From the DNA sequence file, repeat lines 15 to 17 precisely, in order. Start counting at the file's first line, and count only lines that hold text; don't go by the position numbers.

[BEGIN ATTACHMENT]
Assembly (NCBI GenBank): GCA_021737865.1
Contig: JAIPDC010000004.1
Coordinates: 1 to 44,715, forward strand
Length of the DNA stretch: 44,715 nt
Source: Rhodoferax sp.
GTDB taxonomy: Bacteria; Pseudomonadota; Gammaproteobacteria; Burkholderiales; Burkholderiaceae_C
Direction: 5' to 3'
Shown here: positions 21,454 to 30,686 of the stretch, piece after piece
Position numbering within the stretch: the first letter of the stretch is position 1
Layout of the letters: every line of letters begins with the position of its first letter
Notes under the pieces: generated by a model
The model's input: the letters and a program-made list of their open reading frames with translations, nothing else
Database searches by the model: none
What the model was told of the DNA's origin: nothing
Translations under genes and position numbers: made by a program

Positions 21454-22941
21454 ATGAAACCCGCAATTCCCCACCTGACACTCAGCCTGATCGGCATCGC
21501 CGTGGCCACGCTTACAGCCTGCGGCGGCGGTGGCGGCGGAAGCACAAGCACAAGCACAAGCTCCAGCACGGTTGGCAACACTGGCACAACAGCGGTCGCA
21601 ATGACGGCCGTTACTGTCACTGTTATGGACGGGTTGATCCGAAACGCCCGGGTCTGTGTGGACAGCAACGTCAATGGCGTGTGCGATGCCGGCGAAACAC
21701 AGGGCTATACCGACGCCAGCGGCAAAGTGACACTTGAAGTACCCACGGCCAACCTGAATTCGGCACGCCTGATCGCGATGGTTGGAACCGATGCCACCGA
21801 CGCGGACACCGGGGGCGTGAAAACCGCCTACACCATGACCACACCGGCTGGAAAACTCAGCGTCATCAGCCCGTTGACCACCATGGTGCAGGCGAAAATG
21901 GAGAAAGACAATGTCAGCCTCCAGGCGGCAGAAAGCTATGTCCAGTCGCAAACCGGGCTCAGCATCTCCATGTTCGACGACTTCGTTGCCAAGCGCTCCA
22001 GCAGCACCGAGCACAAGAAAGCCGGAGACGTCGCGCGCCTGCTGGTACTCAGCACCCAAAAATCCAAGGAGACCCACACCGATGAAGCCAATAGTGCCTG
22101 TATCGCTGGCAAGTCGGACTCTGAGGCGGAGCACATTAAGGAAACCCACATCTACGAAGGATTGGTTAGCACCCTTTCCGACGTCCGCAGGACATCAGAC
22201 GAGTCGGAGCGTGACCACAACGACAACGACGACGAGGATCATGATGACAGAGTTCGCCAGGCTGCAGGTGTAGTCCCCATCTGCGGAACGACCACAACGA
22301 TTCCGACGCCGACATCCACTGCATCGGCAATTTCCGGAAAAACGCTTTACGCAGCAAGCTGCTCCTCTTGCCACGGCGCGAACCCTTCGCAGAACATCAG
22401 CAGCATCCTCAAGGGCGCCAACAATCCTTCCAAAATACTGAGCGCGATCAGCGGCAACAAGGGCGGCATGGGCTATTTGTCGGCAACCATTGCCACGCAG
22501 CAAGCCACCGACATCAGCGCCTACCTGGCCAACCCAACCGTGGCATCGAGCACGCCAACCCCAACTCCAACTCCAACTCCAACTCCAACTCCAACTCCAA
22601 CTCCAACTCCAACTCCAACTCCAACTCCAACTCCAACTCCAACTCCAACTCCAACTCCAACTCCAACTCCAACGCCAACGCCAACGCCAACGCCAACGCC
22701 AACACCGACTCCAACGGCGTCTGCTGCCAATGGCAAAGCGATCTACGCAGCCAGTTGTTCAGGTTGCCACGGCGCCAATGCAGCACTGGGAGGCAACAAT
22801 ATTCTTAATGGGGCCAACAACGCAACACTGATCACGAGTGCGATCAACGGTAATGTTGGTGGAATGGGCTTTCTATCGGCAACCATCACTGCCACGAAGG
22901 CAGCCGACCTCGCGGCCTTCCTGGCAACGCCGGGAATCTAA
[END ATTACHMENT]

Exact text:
Translations under genes and position numbers: made by a program

Positions 21454-22941
21454 ATGAAACCCGCAATTCCCCACCTGACACTCAGCCTGATCGGCATCGC